• Restoring the endangered oyster mussel (Epioblasma capsaeformis) to the upper Clinch River, Virginia: An evaluation of population restoration techniques
    Carey, Caitlin; Jones, Jess W.; Butler, Robert S.; Hallerman, Eric M. (Restoration Ecology, 2015)
    From 2005 to 2011, the federally endangered freshwater mussel Epioblasma capsaeformis (oyster mussel) was reintroduced at three sites in the upper Clinch River, Virginia, using four release techniques. These release techniques were (1) translocation of adults (site 1, n=1418), (2) release of laboratory-propagated sub-adults (site 1, n=2851), (3) release of 8-week-old laboratory-propagated juveniles (site 2, n=9501), and (4) release of artificially infested host fishes (site 3, n=1116 host fishes). These restoration efforts provided a unique research opportunity to compare the effectiveness of techniques used to reestablish populations of extirpated and declining species. We evaluated the relative success of these four population restoration approaches via monitoring at each release site (2011–2012) using systematic 0.25-m2 quadrat sampling to estimate abundance and post-release survival. Abundances of translocated adult and laboratory-propagated sub-adult E. capsaeformis at site 1 ranged 577–645 and 1678–1700 individuals, respectively, signifying successful settlement and high post-release survival. Two untagged individuals (29.1 and 27.3mm) were observed, indicating that recruitment is occurring at site 1. No E. capsaeformis were found at sites where 8-week-old laboratory-propagated juveniles (site 2) and artificially infested host fishes (site 3) were released. Our results indicate that translocations of adults and releases of laboratory-propagated sub-adults were the most effective population restoration techniques for E. capsaeformis. We recommend that restoration efforts focus on the release of larger (>20mm) individuals to accelerate augmenting and reintroducing populations and increase the probability for recovery of imperiled mussels.
  • Factors Affecting Survival and Growth of Juvenile Freshwater Mussels Cultured in Recirculating Aquaculture Systems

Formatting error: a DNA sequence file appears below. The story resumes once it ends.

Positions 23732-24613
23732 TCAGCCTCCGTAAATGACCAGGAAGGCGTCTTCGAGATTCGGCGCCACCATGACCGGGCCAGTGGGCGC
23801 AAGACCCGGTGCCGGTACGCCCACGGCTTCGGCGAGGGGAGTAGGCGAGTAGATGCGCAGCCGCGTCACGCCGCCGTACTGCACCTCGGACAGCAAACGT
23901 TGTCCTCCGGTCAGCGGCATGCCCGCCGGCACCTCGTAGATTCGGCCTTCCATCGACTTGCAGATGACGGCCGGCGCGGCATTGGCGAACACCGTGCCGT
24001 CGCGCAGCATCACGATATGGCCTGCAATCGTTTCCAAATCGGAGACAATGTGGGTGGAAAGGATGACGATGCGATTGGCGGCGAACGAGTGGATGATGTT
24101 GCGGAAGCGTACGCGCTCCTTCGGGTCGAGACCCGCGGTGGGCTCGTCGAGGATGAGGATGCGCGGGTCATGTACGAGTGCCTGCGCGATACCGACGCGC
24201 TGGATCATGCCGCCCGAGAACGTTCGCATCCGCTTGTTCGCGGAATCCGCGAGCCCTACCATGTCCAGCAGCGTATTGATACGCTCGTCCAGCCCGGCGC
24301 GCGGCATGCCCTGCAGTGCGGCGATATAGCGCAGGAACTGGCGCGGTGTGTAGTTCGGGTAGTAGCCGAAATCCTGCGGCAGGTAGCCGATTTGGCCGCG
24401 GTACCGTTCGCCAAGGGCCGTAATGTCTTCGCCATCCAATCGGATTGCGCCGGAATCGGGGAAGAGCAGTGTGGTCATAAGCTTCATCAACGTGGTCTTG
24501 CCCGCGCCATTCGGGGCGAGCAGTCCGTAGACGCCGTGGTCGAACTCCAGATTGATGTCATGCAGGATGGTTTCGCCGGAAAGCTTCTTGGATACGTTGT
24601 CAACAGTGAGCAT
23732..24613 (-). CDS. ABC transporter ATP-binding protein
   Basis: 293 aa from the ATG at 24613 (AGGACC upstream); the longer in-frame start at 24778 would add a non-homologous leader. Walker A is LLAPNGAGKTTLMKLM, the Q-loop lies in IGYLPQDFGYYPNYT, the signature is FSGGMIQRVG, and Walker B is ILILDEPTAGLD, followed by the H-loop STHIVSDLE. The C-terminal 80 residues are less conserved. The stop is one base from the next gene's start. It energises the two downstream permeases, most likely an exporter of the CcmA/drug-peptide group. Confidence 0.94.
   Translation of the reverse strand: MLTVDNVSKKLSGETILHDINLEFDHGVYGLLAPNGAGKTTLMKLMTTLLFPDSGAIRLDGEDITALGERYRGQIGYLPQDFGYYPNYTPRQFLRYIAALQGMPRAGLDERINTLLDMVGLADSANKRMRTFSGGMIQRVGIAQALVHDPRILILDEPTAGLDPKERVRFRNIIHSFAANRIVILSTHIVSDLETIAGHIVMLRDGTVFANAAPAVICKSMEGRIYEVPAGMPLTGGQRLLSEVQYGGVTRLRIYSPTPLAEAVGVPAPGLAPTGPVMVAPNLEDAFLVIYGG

Jones, Jess W.; Mair, Rachel; Neves, Richard (North American Journal of Aquaculture, 2005)
    Seasonal differences in glochidial maturity, substrate, and diet were studied to determine how these factors affect the survival and growth of juvenile freshwater mussels. Comparisons were made between juveniles produced in the fall and spring of the year; cultured in sediment, sand, or without substrate; and fed either of two species of small (5–10-mm) green algae. The survival and growth of endangered juveniles of oyster mussel Epioblasma capsaeformis were compared with those of a common, seemingly more robust species, the rainbow mussel Villosa iris. The growth of rainbow mussel juveniles was significantly greater than that of oyster mussel juveniles (P , 0.001). The survival and growth of oyster mussel juveniles were significantly greater when propagated in the spring, that is, when glochidia were mature and would normally be released, than in fall (P , 0.001). Survival and growth of juveniles of both species were significantly greater when they were cultured in a sediment substratum rather than sand or no substratum (P , 0.001). No differences (P . 0.05) were observed in survival and growth of juveniles fed algal species Neochloris oleoabundans or Nannochloropsis oculata. In the spring of the year, juvenile oyster mussels achieved a survival of 29.6% and mean length of 664 micrometers at 60 d of age, whereas at the same age rainbow mussel juveniles exhibited a survival of 25.1% and a mean length of 1,447 micrometers.